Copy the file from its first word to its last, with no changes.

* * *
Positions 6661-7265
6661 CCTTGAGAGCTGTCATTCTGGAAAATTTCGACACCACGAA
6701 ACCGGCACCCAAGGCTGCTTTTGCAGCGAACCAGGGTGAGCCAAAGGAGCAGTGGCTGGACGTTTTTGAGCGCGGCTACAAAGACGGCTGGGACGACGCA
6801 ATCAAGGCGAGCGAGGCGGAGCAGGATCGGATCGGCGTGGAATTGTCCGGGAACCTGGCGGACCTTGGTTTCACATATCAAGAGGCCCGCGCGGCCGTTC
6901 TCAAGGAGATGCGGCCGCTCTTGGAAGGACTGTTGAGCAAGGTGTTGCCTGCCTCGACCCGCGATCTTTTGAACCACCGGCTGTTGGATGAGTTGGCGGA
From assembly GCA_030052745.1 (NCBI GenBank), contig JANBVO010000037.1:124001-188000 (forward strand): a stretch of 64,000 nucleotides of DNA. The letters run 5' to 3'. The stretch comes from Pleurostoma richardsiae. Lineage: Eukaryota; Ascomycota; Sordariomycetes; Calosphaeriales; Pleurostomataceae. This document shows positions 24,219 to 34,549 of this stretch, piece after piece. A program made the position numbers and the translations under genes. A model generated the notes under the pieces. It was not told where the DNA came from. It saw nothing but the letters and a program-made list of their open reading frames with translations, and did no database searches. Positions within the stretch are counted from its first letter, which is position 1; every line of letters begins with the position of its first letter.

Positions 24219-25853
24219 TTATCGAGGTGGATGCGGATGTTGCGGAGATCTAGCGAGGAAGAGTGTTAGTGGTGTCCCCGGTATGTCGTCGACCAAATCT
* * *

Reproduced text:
Positions 6661-7265
6661 CCTTGAGAGCTGTCATTCTGGAAAATTTCGACACCACGAA
6701 ACCGGCACCCAAGGCTGCTTTTGCAGCGAACCAGGGTGAGCCAAAGGAGCAGTGGCTGGACGTTTTTGAGCGCGGCTACAAAGACGGCTGGGACGACGCA
6801 ATCAAGGCGAGCGAGGCGGAGCAGGATCGGATCGGCGTGGAATTGTCCGGGAACCTGGCGGACCTTGGTTTCACATATCAAGAGGCCCGCGCGGCCGTTC
6901 TCAAGGAGATGCGGCCGCTCTTGGAAGGACTGTTGAGCAAGGTGTTGCCTGCCTCGACCCGCGATCTTTTGAACCACCGGCTGTTGGATGAGTTGGCGGA
From assembly GCA_030052745.1 (NCBI GenBank), contig JANBVO010000037.1:124001-188000 (forward strand): a stretch of 64,000 nucleotides of DNA. The letters run 5' to 3'. The stretch comes from Pleurostoma richardsiae. Lineage: Eukaryota; Ascomycota; Sordariomycetes; Calosphaeriales; Pleurostomataceae. This document shows positions 24,219 to 34,549 of this stretch, piece after piece. A program made the position numbers and the translations under genes. A model generated the notes under the pieces. It was not told where the DNA came from. It saw nothing but the letters and a program-made list of their open reading frames with translations, and did no database searches. Positions within the stretch are counted from its first letter, which is position 1; every line of letters begins with the position of its first letter.

Positions 24219-25853
24219 TTATCGAGGTGGATGCGGATGTTGCGGAGATCTAGCGAGGAAGAGTGTTAGTGGTGTCCCCGGTATGTCGTCGACCAAATCT